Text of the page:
11 Ways to Stay Ahead in the Beginning of the Semester

Posted by Matthew Carrigan on February 5, 2016

The beginning of any semester is the perfect time to start off on the right foot. Not sure what you can do? Here are some easy ways to be proactive now to position yourself for a smooth midterm and finals week.

1) Go to class

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It may seem okay to take a day off from lectures every now and then, but going to class is necessary for knowledge retention and self-motivation. You may be missing key information, and reading notes from a friend is not nearly as valuable as taking them yourself. You will build a strong internal discipline that will help you stay motivated to go to work in the future.

2) Read the syllabus

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The syllabus will help you familiarize yourself with the structure of the class. Find out more about the schedule and material that will be covered so that you can plan ahead. Compare your class schedules so you will know ahead of time if you have a busy week cluttered with papers and exams coming up. Nobody likes learning about an assignment the night before the due date!

3) Participate in class

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Show your professor that you are investing time and energy into his or her course. Ask engaging questions about the material, contribute to class discussion and share your valuable insights. This will provoke interest in others, and maybe even in you.

4) Stay up to date with readings

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Consistently reading your textbook is essential to efficient time management and reinforcing information you learned in class. Avoid cramming for exams by reading thoroughly and taking notes that will help you remember the information later on.

5) Find classmates to study with

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Studying alone is good, but studying with a friend is better. Try to find a classmate that can help you learn the material early on. If you have a strong understanding of the material, offer to help other students that may be struggling. Sometimes the best way to fully understand something is to help teach others

6) Get a head start on papers

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Lower your stress levels by researching and writing early drafts the week before a paper is due -- not the night before. Give yourself time to edit and make improvements. You may even be able to ask your professor or TA to make positive suggestions.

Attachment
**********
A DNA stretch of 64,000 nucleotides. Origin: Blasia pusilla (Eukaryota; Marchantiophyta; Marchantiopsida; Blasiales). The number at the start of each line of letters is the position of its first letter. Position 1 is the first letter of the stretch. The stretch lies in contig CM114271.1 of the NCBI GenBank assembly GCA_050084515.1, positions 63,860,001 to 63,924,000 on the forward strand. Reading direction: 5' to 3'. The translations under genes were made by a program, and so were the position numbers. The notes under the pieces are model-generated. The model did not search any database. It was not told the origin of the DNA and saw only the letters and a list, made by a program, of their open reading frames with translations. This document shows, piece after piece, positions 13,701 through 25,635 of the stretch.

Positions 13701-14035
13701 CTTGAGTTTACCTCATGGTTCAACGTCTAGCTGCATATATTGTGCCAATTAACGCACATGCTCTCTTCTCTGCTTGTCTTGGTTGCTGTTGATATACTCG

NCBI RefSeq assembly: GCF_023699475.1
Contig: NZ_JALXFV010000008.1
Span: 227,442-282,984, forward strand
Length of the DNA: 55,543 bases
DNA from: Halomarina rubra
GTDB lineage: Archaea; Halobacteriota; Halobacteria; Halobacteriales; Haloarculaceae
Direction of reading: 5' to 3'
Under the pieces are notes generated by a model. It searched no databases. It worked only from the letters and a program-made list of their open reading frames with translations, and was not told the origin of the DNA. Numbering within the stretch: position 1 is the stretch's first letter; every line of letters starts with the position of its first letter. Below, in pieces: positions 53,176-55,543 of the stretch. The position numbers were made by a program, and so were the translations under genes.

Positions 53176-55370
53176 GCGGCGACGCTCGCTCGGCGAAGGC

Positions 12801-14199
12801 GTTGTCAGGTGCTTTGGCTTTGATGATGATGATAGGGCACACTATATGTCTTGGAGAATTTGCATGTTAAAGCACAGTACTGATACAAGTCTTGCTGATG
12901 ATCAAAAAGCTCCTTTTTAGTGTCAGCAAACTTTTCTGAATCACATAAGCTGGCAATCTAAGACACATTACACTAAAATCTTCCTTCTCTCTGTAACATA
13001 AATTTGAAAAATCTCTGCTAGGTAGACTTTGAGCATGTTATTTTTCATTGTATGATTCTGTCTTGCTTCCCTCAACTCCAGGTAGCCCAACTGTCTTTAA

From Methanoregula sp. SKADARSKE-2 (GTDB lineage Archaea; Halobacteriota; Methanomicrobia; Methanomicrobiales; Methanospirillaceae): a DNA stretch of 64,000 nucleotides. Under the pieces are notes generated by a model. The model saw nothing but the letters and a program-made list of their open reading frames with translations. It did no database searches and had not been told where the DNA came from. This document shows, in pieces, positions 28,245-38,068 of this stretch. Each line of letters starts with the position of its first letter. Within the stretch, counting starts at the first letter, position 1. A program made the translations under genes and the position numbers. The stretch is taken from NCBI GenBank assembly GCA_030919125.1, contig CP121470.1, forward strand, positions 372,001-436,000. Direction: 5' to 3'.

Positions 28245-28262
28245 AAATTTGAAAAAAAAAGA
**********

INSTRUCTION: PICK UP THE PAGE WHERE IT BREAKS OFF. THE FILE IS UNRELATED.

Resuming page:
7) Create a study routine

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Try to get into the habit of studying for each class every week. It may seem tedious now, but by exam time your studying rhythm will be fully developed, and you will be ahead of the curve with your knowledge of the material. Find out which study method works best for you and embrace it. There is no better feeling than getting a good night’s sleep before the exam while your classmates are up late cramming!

8) Go to office hours

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Office hours are a great time to get to know your professors better and show them that you are committed to their class. In smaller classes, where participation is key, professors appreciate when students take the time to fully immerse themselves. Some professors even have connections in their area of expertise. Who knows, you may even find yourself a job opportunity!

9) Find a tutor

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Some students learn better from peers who have already taken the class. Binghamton offers free tutoring, both by appointment and walk-in services. Need help with a paper instead? Find free assistance in the Writing Center. Take advantage of these opportunities early on and you'll thank yourself later. Make sure to utilize your tutoring session wisely. Learn the material, don’t just go for help with homework.

10) Look into jobs and internships

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Research potential summer jobs and internships early on. Many employers look to hire students towards the beginning of the semester. Make sure that your resume is updated and reflects your positive attributes. Review networking and interview best practices. Need help? Visit the Fleishman Center for Career and Professional Development in the University Union for professional advice.

11) Do your research for next semester

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Nobody likes having to plan their next semester amidst the stress of multiple exams and assignments. If you are researching majors and careers, speak to an advisor towards the beginning of the semester-- not at the end. If you need to arrange living accommodations for yourself, be proactive. Look through the next semester's class schedule as soon as it becomes available to avoid overwhelming yourself later on.

Remember, it's never too late to turn over a new leaf and bring out the best student in you. It's important to stay socially and physically active, but striking a positive balance with your studies is key. Follow these tips to make sure this is your best semester yet!

Have questions, comments or concerns about the blog? E-mail us at social@binghamton.edu.